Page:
Dr. Bill Jacobs, addiction medicine expert at Bluff Plantation and associate professor and chief of Addiction Medicine in the Department of Psychiatry and Health Behavior, talks to Self Magazine about the opioid epidemic.
He notes that most people get sleepy when they have an opioid for the first time, but those at higher risk have a reaction like theirs—euphoria mixed with certainty. They feel energized and absolutely believe that opioids have just made their lives 100 times better. When people have early reactions like that, Jacobs says, it is a good indicator that the drug will prove more addictive for them—and by the time they realize that use has become addiction, it’s often too late to go cold turkey.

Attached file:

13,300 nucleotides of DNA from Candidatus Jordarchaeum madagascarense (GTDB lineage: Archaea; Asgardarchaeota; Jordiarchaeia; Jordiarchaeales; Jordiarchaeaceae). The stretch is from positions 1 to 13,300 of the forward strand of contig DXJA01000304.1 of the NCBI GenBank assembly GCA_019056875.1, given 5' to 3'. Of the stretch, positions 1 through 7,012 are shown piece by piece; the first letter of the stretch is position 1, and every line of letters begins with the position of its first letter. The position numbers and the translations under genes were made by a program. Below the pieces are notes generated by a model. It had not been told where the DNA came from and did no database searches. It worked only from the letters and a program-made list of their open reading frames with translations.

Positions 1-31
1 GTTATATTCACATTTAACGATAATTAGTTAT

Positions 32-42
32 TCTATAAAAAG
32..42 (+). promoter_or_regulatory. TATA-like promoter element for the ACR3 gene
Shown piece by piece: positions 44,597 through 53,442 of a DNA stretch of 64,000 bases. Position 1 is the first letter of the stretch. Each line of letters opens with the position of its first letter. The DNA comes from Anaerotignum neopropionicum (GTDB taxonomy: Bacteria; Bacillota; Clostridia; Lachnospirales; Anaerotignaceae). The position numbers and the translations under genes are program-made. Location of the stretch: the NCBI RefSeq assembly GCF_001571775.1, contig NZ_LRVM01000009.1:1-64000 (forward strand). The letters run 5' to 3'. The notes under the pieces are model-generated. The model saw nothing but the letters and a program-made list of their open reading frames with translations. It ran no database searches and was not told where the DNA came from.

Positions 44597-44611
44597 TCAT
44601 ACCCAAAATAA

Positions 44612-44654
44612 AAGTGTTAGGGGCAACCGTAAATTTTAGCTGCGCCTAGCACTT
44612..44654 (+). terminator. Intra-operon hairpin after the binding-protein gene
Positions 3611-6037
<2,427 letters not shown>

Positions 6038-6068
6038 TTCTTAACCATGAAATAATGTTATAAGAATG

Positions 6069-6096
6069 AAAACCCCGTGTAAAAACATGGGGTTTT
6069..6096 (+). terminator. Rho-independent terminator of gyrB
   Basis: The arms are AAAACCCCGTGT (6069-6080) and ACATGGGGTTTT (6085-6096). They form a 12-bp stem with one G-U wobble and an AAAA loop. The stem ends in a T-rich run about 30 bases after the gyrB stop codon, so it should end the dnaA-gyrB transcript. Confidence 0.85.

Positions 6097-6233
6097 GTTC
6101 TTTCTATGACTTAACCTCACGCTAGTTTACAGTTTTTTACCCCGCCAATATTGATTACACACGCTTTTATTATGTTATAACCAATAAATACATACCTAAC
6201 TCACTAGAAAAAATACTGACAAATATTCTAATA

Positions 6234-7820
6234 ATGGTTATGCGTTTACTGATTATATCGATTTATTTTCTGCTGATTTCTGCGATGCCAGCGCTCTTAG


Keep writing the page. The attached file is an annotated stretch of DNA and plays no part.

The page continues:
In addition to the hereditary component, other factors that can increase a person’s chance of becoming addicted include a history of trauma, especially during childhood, and easy access to drugs and exposure to family members, friends, or neighbors who use them.
Self Magazine: A Pain Pill Among Friends: Quick and Quiet Way Young People Are Getting Hooked on Opioids
July 7, 2017